Article published July 29, 1992
County wants to increase jail capacity
Faced with a jail population that at times has surged over 300, county officials have asked the state to relax standards to allow more than the 240 inmates the new jail was designed to hold.
The county wants to increase the rated capacity of the new jail to 392 inmates.
They propose housing two inmates to a cell in about half the jail and converting a planned warehouse area into a dormitory for 24 inmate-trusties, said Blake Taylor, director of Audits and Inspections for the Department of Corrections.
The Department of Corrections has approved the concept of converting the warehouse space into a dormitory, Taylor said. But under state standards, the cells in the new jail would not be large enough for two inmates.
County officials are hoping to take advantage of a recent revision in national standards, which are more lenient than the state standards, he said.
"We have agreed to review that and take it under consideration, and that's what we are doing right now. It will be a precedent-setting situation. It's more than just Spartanburg," Taylor said.
The request, which was submitted about 10 days ago, does not call for any changes in the design of the jail, so the decision by the state will not influence construction.
A ruling is expected by early August, Taylor said.
The $13.7 million jail, which is in the early stages of construction at California Avenue and Howard Street, is scheduled for occupancy in January 1994.
State standards for new jails do not allow more than half of the inmates awaiting trial to be in multiple-occupancy cells. Single cells must be 70 square feet, and cells with more than one inmate must have at least 50 square feet per inmate.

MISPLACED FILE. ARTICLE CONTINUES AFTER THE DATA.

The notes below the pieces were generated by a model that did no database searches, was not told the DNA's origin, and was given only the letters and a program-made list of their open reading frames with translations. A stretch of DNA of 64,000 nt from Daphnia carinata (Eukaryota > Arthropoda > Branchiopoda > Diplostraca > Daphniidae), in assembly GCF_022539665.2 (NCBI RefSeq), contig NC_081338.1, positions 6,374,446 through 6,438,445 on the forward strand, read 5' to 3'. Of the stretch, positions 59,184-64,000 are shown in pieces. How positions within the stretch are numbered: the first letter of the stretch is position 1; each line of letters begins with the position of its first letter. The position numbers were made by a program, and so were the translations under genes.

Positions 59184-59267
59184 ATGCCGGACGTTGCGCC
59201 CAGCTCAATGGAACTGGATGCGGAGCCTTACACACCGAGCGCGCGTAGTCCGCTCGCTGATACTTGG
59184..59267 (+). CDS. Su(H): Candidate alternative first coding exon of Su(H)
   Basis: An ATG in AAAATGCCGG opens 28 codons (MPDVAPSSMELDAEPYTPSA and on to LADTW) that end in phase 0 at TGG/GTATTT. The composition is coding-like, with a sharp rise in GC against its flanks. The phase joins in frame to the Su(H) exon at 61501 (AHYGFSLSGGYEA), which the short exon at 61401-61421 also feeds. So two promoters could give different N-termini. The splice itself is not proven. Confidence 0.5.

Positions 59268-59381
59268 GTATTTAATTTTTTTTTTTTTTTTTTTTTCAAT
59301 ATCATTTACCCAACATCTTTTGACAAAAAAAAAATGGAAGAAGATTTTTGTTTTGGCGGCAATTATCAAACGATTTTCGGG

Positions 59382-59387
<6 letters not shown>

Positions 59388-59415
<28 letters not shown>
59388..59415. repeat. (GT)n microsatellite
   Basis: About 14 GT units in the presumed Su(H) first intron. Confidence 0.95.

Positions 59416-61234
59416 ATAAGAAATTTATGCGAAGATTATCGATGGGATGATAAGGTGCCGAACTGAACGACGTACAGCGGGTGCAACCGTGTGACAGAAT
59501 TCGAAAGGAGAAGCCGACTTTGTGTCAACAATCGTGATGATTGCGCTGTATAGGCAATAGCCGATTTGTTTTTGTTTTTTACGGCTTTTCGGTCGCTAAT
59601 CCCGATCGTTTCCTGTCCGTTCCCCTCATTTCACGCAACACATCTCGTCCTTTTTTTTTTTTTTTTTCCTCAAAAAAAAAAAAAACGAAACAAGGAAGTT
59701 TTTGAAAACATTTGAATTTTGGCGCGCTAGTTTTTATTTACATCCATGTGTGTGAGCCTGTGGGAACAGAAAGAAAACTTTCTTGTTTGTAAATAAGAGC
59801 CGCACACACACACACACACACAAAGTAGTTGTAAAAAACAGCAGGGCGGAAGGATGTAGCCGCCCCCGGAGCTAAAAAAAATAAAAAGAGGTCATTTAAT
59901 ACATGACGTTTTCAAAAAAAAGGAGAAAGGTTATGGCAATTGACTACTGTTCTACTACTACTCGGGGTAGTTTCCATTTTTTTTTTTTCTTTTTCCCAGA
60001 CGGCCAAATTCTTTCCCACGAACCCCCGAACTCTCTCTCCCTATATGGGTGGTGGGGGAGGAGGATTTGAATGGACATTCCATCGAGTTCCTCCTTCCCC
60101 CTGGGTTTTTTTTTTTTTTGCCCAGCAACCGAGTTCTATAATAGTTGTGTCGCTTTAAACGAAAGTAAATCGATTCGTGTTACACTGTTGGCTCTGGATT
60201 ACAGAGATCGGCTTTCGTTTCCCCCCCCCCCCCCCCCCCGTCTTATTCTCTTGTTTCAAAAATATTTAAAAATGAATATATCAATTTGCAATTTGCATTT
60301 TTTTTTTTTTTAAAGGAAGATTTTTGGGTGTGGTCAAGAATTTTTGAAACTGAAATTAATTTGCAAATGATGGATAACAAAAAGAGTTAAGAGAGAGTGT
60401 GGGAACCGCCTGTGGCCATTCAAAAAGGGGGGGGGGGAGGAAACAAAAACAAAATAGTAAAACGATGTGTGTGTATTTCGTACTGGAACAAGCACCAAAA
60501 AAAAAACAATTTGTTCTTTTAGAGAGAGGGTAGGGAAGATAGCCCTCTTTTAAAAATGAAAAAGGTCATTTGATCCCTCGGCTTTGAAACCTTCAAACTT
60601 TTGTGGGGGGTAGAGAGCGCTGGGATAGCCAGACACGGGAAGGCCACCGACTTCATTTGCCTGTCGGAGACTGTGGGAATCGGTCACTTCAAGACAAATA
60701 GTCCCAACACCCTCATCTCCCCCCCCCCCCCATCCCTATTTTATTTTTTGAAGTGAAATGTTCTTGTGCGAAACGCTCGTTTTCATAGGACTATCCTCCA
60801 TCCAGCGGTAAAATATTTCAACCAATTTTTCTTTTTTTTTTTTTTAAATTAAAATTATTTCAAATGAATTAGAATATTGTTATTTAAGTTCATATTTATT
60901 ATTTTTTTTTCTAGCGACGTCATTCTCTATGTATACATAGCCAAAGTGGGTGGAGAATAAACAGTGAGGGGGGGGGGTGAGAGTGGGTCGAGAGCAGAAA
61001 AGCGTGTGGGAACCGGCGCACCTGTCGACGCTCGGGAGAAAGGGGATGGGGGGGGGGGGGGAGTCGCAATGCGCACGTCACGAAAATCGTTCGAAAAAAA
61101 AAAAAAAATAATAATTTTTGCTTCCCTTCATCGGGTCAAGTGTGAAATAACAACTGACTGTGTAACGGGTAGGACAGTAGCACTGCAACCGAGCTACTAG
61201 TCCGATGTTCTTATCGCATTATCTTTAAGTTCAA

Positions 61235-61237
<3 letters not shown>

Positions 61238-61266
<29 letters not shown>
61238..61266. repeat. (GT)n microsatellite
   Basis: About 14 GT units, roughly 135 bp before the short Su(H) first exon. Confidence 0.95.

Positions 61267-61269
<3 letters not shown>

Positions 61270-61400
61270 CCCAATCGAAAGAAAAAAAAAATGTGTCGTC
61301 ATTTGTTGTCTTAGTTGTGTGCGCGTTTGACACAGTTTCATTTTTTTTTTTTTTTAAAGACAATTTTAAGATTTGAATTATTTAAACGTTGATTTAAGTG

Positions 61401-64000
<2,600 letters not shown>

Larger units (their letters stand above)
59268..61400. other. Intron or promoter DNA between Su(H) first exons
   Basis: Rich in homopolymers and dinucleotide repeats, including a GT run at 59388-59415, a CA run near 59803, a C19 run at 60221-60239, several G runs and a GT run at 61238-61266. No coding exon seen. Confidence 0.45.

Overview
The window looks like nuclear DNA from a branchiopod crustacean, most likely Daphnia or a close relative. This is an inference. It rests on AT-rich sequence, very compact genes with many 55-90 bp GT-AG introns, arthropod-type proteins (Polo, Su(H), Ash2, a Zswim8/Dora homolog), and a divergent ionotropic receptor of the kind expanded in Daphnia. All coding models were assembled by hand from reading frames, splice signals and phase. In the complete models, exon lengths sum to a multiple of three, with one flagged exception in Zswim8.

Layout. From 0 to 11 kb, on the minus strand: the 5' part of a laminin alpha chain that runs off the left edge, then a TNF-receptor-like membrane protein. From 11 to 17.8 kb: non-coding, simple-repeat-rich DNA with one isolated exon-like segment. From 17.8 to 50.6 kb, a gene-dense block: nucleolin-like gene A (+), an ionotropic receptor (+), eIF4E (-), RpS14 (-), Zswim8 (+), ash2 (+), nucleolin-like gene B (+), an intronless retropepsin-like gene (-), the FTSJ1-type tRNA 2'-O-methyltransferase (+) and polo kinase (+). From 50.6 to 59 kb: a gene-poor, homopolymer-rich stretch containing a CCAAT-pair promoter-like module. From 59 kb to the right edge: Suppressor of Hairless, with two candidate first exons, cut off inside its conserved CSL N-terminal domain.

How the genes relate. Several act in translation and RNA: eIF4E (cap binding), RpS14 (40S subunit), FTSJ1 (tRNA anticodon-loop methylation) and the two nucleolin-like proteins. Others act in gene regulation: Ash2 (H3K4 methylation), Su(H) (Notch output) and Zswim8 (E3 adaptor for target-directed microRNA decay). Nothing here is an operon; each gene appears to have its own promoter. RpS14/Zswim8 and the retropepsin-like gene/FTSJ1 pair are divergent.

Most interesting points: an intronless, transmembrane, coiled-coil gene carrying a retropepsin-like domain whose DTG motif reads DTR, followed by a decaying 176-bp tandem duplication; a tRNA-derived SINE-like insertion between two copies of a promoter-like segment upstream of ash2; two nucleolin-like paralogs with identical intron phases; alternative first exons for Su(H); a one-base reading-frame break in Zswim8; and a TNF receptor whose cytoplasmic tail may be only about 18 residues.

The cells of the new jail will be about 83.5 square feet each, which is large enough for two inmates under standards of the American Correctional Association, but not the state standards, county officials said.
County officials were aware at the time they developed plans for the 240-bed jail that it would not be adequate to house the growing jail population, but they lacked funds to build a larger facility, County Council Chairman David Dennis said.
"Whatever we build, they'll fill it up. We're going to build what our budget allows us to build," he said. Dennis said he was confident the state would approve the request to double-cell inmates. He also said the county would continue using the old Sullivan Hardware building as a jail annex.
The county has gotten approval from the state to continue using the annex if some improvements are made to the building, including upgrading the sprinkler system, Taylor said.
The county plans to spend between $200,000 and $300,000 for a new sprinkler system and continue housing up to 120 inmates in the annex after the new jail is built, Dennis said. A temporary occupancy permit that has allowed the county to use the annex to alleviate overcrowding while a new jail is being built will expire in early 1994.